January payrolls were stronger than expected
Non-farm payrolls rose by 227,000 m-o-m in January versus 157,000 (increased from 156,000) in December of last year. The January reading was higher than the consensus expectation of 180,000. In January, the unemployment rate, which comes from a source other than payrolls data, increased to 4.8 percent, up from 4.7 percent in December of last year. Consensus expected an unchanged reading. Specifically, employment declined by 30,000, unemployment increased by 106,000 and the civilian labour force increased by 76,000.
Hourly earnings were weaker-than-expected
Average hourly earnings increased by 0.1 percent m-o-m in January versus an increase of 0.2 percent (lowered 0.4 percent) in December of last year. This was weaker than consensus expectations of 0.3 percent. Average weekly working hours remained at 34.4, in January.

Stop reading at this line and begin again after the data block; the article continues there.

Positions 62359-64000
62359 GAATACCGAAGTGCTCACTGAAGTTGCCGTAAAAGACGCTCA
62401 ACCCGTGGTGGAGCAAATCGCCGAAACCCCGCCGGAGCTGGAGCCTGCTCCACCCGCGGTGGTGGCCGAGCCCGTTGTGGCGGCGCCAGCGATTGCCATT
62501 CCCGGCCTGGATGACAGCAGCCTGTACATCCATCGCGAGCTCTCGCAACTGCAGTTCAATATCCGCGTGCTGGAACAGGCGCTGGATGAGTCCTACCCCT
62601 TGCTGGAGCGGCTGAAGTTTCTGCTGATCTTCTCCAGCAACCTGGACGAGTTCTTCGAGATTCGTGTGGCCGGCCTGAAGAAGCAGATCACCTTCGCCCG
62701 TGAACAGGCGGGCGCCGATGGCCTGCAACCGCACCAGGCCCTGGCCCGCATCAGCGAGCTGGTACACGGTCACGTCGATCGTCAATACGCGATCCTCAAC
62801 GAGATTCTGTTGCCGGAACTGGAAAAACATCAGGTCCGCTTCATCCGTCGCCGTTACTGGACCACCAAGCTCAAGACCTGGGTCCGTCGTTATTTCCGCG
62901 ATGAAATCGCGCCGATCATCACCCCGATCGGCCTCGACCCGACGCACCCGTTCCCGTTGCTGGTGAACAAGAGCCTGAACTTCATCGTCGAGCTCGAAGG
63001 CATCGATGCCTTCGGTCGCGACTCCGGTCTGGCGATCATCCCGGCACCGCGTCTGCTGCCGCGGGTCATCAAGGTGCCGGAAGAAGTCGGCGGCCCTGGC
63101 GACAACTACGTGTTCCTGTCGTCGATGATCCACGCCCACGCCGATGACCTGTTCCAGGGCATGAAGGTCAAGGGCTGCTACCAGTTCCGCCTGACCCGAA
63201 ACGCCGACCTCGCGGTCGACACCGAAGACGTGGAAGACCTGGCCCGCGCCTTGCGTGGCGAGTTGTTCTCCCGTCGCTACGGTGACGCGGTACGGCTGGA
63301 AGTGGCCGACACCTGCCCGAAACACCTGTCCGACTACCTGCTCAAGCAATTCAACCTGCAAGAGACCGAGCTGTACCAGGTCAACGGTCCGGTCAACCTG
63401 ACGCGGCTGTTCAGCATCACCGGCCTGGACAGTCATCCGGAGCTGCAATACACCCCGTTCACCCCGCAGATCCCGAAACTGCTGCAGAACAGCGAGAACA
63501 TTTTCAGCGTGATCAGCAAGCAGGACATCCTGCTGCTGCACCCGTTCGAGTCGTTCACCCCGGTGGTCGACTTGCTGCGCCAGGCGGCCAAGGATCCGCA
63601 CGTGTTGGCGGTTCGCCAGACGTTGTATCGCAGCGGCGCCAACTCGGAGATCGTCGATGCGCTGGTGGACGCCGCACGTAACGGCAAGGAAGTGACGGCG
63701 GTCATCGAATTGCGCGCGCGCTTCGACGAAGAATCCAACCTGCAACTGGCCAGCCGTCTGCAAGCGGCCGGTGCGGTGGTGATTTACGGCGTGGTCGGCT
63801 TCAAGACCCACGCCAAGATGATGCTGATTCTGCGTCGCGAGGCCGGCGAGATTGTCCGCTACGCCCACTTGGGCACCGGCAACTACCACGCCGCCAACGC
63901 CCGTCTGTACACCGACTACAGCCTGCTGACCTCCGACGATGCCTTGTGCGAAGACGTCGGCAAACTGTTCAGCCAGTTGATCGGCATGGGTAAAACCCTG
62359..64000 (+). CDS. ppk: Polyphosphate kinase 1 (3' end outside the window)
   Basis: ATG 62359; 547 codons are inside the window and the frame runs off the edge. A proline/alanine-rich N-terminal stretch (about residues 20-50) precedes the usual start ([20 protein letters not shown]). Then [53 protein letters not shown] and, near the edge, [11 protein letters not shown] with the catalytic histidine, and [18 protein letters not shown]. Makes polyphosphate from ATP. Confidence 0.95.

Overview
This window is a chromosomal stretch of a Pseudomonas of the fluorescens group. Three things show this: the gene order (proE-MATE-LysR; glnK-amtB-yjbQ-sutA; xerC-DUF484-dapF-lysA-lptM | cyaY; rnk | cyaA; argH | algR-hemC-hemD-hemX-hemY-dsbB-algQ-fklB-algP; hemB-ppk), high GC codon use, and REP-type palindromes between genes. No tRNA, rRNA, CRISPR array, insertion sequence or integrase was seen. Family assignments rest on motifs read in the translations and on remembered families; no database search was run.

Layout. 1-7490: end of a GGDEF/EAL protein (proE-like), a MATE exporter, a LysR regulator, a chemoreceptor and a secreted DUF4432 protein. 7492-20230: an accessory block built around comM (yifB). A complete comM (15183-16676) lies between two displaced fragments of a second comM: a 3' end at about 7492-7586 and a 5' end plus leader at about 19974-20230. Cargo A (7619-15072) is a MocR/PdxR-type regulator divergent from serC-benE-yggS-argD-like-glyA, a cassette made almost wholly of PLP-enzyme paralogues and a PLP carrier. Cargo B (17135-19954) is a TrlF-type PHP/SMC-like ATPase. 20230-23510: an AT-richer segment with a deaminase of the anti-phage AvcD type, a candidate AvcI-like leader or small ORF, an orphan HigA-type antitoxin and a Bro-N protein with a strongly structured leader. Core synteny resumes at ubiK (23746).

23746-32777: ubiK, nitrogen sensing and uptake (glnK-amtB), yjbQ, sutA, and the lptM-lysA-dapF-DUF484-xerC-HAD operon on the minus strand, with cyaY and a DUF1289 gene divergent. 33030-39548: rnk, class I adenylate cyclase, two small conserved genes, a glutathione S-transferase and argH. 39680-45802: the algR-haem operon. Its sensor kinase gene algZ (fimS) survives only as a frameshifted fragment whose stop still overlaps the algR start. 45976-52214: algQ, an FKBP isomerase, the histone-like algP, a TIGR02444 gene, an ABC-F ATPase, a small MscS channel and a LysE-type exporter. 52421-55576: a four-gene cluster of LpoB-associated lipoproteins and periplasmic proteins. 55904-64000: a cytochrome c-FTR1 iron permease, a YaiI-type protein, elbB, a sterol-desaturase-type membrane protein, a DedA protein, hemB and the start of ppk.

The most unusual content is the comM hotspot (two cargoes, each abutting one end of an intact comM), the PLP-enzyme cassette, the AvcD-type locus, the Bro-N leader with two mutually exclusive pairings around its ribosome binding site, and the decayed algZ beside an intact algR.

Low productivity and economic overheating likely to curb growth
Our forecast is that GDP growth will remain moderate until the second half of 2017, when Trump’s fiscal policy stimulus would trigger a short-lived economic expansion followed by an economic slowdown. Prevailing economic conditions make a sustainable increase in growth unlikely, in our view. Low productivity growth and high resource utilisation imply that high growth over a longer period would lead to a significant drop in the unemployment rate and economic overheating, which effectively would slow growth